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Crossing the finishing line

by Gavin D Smith, 08/06

Diageo Distillers Editions


Love them or hate them, few experienced whisky drinkers are indifferent about 'finishes.' Some feel that they bring new and exciting dimensions to their favourite malts, while others see them as cynical line extensions, sometimes masking, or indeed failing to mask, moderate whisky.


   A good starting point for the finished whisky novice is Diageo's Distillers Edition range of Classic Malts. With the reputation of the heavily promoted Classic Malts line up at stake, Diageo was always going to ensure that its 'finished' expressions lived up to expectations.

The Classic Malts Distillers Edition selection was launched in 1997, and all whiskies are limited in quantity. After their usual ageing process in American or European oak casks, the whiskies are 'finished' in casks that previously held a wine.

The complementary wine cask woods have been chosen to enhance and subtly underline the personality of each individual Classic Malt. In addition to a unique batch number, each bottle carries the year of distillation and the 'bottled in' year.

Classic Malts Marketing Director Dr Nicholas Morgan, says "In our Distillers Edition expressions the character of a famous single malt whisky is further enhanced in a happy marriage with carefully-chosen casks. These expressions also add to the vertical range of our leading malts, and so extend the enjoyment that flows from comparisons at home or organised vertical nosings and tastings."

So just what differences can you expect to find when you pour yourself a glass of Distillers Edition Cragganmore, Dalwhinnie, Glenkinchie, Lagavulin, Oban or Talisker? Let's take a couple of examples.

The Cragganmore has been finished in a ruby port wood cask, and the aroma is much fruitier than usual. This fruity character lingers on to the fuller-bodied palate, where oranges and port can be detected. It is notably less dry than the 'house' style, though ultimately the finish does dry considerably in characteristic Cragganmore fashion.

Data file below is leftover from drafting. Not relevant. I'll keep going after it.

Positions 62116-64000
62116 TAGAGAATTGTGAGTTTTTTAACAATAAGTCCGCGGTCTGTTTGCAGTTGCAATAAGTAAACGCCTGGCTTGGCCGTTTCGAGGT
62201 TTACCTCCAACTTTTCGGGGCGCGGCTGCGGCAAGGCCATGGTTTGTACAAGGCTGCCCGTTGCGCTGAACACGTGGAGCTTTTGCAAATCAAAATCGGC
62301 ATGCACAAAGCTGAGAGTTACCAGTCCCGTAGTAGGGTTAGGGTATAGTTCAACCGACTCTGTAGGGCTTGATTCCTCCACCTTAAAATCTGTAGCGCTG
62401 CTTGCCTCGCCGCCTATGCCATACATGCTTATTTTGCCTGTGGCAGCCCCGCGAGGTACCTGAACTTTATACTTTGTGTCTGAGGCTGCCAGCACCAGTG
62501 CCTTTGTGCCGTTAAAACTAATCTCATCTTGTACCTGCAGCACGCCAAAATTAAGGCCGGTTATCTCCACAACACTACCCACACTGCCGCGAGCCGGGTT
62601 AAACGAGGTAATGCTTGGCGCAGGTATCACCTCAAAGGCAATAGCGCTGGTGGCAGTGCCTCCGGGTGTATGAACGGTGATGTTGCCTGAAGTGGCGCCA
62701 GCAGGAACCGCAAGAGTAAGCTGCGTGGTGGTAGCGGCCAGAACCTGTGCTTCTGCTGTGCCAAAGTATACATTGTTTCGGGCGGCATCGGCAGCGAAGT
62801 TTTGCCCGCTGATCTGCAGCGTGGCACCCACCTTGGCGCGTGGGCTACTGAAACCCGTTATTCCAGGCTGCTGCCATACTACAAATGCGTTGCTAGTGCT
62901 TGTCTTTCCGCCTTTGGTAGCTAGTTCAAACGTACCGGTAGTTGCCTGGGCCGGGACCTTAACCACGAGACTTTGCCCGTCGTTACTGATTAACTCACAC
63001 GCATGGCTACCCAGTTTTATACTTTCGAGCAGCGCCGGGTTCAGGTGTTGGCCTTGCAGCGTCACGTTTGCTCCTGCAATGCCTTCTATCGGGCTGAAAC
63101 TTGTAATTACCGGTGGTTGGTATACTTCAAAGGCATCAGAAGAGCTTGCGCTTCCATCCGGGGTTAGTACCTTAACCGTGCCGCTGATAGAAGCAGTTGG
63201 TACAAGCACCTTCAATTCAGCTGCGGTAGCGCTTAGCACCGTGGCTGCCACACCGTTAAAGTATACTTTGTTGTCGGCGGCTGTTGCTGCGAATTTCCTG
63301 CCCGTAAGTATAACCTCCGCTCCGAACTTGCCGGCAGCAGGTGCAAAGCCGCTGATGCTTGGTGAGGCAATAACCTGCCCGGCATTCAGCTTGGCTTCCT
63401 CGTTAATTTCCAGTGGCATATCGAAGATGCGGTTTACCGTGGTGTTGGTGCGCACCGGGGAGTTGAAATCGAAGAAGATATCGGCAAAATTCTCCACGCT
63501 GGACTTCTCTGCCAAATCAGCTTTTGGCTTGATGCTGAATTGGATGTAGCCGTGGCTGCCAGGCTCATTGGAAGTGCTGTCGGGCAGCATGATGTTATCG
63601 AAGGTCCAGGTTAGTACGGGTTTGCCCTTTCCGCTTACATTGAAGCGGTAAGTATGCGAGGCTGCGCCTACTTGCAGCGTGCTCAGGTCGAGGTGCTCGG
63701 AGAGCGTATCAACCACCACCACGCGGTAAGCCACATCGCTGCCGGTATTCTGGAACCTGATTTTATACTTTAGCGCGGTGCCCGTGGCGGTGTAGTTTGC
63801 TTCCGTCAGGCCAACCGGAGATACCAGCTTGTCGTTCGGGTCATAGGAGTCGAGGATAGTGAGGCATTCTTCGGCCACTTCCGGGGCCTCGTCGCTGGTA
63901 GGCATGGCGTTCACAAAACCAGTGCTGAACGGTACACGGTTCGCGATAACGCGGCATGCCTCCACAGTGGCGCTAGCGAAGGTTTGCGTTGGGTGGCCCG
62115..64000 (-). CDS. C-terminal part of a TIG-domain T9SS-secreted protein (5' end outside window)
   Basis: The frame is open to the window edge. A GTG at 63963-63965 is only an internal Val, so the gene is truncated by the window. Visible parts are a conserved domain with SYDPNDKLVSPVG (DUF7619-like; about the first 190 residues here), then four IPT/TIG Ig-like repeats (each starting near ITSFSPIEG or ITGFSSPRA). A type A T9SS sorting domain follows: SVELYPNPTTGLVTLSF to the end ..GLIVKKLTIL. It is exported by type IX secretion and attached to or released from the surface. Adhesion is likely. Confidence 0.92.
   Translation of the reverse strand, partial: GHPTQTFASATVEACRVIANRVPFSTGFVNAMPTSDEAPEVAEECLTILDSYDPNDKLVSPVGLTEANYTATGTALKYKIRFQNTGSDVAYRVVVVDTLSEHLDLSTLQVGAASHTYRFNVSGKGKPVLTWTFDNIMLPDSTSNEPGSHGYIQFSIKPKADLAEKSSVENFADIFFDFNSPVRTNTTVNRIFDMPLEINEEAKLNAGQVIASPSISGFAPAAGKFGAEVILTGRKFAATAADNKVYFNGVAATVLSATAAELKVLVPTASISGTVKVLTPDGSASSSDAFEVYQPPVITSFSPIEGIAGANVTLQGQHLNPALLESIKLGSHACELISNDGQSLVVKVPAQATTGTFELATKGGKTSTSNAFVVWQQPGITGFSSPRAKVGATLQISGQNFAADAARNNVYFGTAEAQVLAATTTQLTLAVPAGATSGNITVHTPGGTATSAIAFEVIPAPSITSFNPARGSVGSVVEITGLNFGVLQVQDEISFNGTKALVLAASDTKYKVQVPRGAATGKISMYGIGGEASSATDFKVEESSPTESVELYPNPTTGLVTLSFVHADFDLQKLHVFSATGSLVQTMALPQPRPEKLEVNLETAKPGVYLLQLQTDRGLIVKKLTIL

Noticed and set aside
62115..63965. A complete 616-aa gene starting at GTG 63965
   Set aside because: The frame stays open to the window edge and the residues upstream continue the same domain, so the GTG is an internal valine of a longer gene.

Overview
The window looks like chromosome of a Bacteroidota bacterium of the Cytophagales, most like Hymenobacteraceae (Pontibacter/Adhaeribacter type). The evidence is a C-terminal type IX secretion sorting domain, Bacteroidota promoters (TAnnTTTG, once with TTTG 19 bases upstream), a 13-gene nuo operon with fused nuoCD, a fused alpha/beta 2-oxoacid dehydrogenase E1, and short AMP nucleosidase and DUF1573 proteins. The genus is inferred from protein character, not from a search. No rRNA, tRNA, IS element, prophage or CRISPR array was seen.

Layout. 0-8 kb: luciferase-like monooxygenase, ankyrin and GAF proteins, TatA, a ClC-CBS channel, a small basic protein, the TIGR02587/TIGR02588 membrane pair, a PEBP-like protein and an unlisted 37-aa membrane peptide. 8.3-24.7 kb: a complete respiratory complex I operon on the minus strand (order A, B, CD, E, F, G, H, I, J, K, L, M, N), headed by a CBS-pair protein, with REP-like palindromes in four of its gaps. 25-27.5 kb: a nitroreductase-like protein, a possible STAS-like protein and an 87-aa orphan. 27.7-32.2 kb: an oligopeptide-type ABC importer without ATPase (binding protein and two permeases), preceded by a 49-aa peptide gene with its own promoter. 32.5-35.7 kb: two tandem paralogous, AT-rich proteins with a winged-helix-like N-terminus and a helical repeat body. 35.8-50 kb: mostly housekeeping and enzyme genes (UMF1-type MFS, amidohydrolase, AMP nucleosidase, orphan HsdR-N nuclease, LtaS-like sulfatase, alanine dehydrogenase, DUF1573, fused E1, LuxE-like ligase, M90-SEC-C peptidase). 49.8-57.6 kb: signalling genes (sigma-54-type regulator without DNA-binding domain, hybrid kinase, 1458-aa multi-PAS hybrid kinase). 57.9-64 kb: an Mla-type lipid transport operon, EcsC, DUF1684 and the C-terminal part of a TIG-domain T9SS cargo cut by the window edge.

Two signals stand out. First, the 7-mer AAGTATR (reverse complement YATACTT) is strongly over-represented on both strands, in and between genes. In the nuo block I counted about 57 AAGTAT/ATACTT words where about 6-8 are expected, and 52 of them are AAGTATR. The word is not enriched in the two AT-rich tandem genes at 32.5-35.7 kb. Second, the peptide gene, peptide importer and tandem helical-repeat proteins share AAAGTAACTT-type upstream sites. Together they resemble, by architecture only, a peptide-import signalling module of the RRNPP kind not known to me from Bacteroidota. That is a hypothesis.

The Talisker has spent a period of secondary maturation in Amoroso sherry wood. Amoroso is the style of Oloroso which is sweetened by the addition of ripe grapes and dark, syrupy wine. While the dry, salty nature of Montilla Fino in which Oban is finished clearly complements the west coast malt's style, Amoroso casks give contrasting smooth, sweet, deep notes to blend with Talisker's traditional smoky, peppery, character. The result is an expression of Talisker with a sweet, clean sherry nose, and a rich, full body, where the pepper notes are initially held at bay by lush, ripe fruit and vanilla sweetness. The finish is long and earthy, in best Talisker tradition, with pepper and sea salt finally making their presence felt. Overall, a masterly balance between sweet and dry characteristics is maintained.

According to Diageo maturation expert Jim Beveridge, "The aim of the Distillers Editions was to create new expressions, to increase the portfolio of flavours possible within the Classic Malts range.

"The critical thing is the flavour of the Classic Malts. We must remain true to their core character. For example, you always recognise Distillers Edition Oban as Oban. It still has the classic Oban flavour. This is the main driver behind the choice of casks we use, and each whisky has an optimum time to be in the secondary cask.

"We use a full-bodied Pedro Ximinez sherry cask for Lagavulin, but there's no way you'd want to use that for Oban, for example. It's not about the discernible sherry but about the overall impact. We use more powerful sherries for more powerful whiskies such as Lagavulin and Talisker. It's about matching the flavours in the sherry to the whisky. The Distillers Editions win lots of prizes, so we do seem to be getting it right!"
  


As the Classic Malts family grows, the intention is for the range of Distillers Editions to evolve with it, and Nicholas Morgan says "There will be more of them within the year."

Already in 2006 a 1993 Distillers Edition Caol Ila has been released, and Jim Beveridge observes that "The new Caol Ila is a genuinely exciting expression. Most of the other Distillers Editions focus on American Oak. For this we focused on European Oak, and the combined effect of the Moscatel cask we used and European Oak works well with a peated, complex spirit of distinctive Islay character."

Sample the Distillers Editions for yourself and you will discover that these 'finishes' are far from being a marketing gimmick. Indeed, Jim Beveridge declares "I get quite excited by 'finishes.' You can get fantastic effects in a way you couldn't by altering the spirit character or the length of maturation time."

When the process is undertaken with integrity, experience and fine wood, as it is with the Distillers Editions range, whisky 'finishing' can definitely be seen as a positive development for the Scotch whisky sector.

(A version of this article first appeared in issue 15 of The Quaich).
  

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